In the Beginning: A Catholic Understanding of the Story of Creation and the Fall, Eerdmans Publishing, 1995.
A much better starting point would be the less well known work In the Beginning: A Catholic Understanding of the Story of Creation and the Fall. This is a short work, containing four homilies on the creation story contained in the book of Genesis, originally given as Lenten sermons in the Liebfrauenkirche, in Munich. It is a wonderful example of how Ratzinger’s skill in tackling sacred scripture with vast learning, scientific rigour, and at the same time complete fidelity to the perennial teaching of the Church. The work is also full of the profound insights so proper to the author.
For a taste of Ratzinger’s thought on the Eucharist one should read the wonderful book. As with all his spiritual writings it is clear that Ratzinger did not write about the Catholic Faith in abstract, detached or theoretical terms. The huge power of his intellect worked in tandem with the equally huge love of Christ that filled his heart. As Msgr. Fernando Ocáriz put it in a recent tribute to the late Pope Emeritus, with whom he worked closely: “His whole life could be summarised in one beautiful phrase he pronounced at the Mass at the beginning of his Petrine ministry: ‘There is nothing more beautiful than allowing oneself to be touched by the Gospel, by Christ.’ For him, happiness ‘has a name, it has a face: that of Jesus of Nazareth, hidden in the Eucharist.’”
This tremendous quality of his mind and heart are also visible in what might be his magnum opus, his Jesus of Nazareth trilogy, recently recalled by Archbishop Georg Gänswein, Benedict’s long-time secretary.
“These three volumes contain his whole personal being as a priest, a bishop, a cardinal and a pope, but also all of his theological research, his whole life of prayer — in a form which, thanks be to God, can be easily understood; a form which is written at the highest academic level, but will also, for the faithful, be his lasting personal testimony. And exactly that was the intention. With this book, this form of proclamation of faith, he wanted to strengthen people in faith, lead them to faith and open doors to faith.… I have read the first volume several times, I have read it over and over again in order to accompany certain seasons of my life. I can only recommend it; it’s very helpful, a true spiritual nourishment.”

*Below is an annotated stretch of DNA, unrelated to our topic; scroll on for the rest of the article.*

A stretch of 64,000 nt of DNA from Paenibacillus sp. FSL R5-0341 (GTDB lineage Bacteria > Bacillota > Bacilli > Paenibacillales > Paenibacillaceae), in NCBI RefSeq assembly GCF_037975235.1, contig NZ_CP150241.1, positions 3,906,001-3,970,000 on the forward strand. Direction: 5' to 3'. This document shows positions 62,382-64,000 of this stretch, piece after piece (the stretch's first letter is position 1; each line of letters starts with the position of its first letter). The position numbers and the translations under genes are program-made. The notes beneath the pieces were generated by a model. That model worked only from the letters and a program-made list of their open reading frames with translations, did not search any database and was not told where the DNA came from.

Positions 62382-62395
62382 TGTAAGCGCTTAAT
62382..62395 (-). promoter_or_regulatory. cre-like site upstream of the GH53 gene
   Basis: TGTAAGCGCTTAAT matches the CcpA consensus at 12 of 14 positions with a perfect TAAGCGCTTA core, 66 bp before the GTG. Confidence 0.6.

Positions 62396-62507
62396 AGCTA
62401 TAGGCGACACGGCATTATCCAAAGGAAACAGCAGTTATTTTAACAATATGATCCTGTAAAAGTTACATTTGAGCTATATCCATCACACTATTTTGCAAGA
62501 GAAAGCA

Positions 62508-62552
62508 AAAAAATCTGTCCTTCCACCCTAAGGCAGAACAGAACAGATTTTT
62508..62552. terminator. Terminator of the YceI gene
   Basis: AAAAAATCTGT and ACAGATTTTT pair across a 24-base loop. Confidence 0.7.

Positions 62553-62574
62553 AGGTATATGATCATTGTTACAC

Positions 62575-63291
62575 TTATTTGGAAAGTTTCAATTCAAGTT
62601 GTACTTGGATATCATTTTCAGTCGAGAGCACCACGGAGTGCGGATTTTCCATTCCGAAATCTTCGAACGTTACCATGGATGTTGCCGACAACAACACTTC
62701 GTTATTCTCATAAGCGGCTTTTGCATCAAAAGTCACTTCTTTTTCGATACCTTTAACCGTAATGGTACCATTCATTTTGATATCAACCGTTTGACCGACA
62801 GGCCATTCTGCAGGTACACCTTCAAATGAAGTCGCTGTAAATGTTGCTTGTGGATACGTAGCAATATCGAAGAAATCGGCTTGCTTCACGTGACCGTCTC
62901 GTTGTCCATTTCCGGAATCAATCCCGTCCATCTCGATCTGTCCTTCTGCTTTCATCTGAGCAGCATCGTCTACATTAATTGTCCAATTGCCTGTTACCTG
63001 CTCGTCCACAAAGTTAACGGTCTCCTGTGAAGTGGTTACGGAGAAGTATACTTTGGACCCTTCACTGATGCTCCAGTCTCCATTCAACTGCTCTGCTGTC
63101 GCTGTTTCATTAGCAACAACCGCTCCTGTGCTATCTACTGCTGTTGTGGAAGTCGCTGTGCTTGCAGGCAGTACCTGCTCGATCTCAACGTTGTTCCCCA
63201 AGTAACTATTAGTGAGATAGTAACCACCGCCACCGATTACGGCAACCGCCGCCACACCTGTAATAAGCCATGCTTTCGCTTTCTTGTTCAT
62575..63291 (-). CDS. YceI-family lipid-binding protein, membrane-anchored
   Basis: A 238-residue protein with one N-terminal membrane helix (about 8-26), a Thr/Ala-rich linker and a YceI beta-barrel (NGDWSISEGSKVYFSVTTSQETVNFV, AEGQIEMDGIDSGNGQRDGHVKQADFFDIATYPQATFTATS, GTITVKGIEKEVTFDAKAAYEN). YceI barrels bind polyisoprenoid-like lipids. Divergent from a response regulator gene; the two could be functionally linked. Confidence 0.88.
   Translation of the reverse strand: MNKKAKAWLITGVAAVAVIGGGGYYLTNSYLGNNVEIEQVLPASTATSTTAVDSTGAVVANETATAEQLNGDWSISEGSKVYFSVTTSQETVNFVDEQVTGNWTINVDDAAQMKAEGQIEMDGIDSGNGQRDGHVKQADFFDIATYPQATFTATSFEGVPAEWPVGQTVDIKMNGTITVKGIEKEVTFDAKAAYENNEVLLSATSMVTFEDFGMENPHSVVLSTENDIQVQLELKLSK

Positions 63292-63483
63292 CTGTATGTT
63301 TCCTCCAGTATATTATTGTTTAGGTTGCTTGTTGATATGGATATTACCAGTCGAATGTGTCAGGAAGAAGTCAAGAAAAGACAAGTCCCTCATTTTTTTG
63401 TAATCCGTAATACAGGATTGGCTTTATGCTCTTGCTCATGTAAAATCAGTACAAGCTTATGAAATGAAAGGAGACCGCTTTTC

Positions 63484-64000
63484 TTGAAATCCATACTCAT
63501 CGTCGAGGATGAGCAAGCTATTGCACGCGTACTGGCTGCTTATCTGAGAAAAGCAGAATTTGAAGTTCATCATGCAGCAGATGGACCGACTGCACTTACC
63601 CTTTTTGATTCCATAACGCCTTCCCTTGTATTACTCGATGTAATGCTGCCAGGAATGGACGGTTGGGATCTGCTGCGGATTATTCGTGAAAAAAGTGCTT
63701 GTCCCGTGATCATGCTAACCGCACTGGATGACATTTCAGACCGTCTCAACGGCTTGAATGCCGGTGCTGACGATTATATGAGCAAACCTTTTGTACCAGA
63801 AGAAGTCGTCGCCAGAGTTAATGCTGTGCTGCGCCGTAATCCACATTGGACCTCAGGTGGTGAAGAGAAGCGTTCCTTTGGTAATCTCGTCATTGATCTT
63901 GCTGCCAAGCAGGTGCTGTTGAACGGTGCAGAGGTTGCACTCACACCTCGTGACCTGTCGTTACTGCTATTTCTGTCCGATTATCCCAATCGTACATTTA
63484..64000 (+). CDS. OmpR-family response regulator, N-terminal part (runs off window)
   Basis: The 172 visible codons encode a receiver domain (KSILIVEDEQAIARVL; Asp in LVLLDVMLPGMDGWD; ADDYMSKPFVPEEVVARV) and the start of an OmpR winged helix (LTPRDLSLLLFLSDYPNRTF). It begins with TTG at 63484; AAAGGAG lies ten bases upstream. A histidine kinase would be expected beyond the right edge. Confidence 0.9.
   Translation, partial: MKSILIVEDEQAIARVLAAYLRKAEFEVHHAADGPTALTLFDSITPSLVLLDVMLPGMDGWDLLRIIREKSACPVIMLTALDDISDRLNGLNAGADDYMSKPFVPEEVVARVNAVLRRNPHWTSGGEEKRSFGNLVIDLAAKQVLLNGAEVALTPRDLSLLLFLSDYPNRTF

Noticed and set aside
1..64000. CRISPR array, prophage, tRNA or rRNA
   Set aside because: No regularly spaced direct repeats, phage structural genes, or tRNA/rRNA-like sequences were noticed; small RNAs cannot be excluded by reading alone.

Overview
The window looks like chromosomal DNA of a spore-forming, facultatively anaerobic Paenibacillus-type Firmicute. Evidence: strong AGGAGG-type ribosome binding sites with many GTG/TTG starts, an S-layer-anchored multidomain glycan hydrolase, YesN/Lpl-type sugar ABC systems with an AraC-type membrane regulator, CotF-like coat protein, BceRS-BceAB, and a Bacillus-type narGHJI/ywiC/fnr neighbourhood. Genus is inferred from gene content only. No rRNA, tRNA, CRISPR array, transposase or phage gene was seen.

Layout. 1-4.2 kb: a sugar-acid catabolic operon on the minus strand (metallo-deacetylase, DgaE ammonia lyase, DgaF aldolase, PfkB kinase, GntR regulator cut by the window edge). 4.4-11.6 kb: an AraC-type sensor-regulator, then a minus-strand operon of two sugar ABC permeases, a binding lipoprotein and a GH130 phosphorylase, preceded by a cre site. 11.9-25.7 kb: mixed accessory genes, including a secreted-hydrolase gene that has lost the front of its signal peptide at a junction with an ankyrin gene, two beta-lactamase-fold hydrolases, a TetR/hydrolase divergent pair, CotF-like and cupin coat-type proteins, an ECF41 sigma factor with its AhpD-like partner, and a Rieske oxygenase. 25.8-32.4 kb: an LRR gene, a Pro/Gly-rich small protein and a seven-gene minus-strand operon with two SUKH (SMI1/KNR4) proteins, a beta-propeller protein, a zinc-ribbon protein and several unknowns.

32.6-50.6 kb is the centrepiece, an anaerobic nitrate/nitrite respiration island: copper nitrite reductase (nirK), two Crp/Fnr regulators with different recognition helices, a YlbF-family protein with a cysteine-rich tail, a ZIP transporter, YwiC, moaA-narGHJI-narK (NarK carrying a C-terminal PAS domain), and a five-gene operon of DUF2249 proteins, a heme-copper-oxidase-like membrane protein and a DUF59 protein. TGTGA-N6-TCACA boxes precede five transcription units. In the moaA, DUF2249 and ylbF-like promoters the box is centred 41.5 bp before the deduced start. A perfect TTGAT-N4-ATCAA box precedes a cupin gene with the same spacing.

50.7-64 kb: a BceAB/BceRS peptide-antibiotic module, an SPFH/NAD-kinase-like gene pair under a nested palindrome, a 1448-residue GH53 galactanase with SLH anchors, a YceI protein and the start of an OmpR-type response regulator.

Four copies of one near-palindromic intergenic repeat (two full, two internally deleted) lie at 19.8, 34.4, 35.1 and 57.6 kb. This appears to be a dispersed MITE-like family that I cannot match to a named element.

Though we might need to add that when Gänswein says that these books “are easily understood”, that they are easily understood by Gänswein, but not by everyone. Be warned: they are in places quite challenging!
Liturgy was dear to Ratzinger’s heart, and The Spirit of the Liturgy is a real jewel. If you find yourself trying to make sense of the continuing controversy surrounding the Second Vatican Council’s reform of the liturgy, then this is the book for you. As is typical of Ratzinger, he goes beyond superficial squabbles to the very heart of the issues involved, in this case the very “spirit” of the liturgy itself.